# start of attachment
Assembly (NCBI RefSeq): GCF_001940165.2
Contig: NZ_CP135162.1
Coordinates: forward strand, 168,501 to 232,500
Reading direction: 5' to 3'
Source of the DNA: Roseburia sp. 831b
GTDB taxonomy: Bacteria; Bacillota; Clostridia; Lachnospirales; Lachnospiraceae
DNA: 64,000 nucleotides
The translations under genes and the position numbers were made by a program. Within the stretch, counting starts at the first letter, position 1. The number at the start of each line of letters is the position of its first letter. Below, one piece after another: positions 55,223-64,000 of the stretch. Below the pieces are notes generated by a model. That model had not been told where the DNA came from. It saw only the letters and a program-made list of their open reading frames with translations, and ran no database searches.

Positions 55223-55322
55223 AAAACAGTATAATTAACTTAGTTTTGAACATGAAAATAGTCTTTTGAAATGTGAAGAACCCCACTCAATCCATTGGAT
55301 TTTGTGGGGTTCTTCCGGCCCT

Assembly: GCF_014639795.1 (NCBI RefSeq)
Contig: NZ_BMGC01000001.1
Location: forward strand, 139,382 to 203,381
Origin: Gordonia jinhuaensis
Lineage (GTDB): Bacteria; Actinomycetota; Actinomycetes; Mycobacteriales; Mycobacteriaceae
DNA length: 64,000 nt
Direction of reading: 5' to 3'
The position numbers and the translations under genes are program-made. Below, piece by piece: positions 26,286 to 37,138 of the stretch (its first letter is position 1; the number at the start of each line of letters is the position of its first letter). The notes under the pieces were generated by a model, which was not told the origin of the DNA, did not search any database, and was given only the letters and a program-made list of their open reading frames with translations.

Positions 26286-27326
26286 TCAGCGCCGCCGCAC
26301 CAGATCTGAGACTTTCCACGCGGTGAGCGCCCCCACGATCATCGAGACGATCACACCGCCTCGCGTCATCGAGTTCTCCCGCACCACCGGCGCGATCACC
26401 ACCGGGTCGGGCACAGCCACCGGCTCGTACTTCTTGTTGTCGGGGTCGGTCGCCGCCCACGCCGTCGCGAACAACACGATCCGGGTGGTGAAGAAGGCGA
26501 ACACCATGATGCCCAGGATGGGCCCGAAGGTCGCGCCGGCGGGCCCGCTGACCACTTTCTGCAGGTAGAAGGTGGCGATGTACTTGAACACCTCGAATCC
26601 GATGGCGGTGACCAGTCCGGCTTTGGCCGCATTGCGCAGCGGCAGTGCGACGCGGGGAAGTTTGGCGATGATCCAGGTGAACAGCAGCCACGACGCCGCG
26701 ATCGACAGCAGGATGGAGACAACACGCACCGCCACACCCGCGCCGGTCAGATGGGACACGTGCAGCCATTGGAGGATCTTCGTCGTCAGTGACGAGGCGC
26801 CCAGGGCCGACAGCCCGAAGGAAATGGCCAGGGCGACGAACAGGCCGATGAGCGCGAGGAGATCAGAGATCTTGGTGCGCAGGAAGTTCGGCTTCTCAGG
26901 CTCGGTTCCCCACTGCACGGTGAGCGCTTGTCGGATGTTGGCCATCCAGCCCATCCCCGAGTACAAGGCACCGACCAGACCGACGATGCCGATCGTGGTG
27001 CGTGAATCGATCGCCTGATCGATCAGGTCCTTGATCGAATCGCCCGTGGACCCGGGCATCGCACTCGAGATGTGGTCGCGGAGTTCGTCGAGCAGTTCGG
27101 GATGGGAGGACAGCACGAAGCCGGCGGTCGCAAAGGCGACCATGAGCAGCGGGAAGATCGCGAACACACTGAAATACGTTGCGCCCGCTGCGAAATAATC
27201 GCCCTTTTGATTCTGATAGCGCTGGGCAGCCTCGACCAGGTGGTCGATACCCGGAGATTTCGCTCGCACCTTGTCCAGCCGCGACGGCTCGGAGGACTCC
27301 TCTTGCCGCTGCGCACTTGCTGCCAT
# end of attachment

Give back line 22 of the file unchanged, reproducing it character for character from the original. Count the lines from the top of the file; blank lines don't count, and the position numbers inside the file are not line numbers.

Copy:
26301 CAGATCTGAGACTTTCCACGCGGTGAGCGCCCCCACGATCATCGAGACGATCACACCGCCTCGCGTCATCGAGTTCTCCCGCACCACCGGCGCGATCACC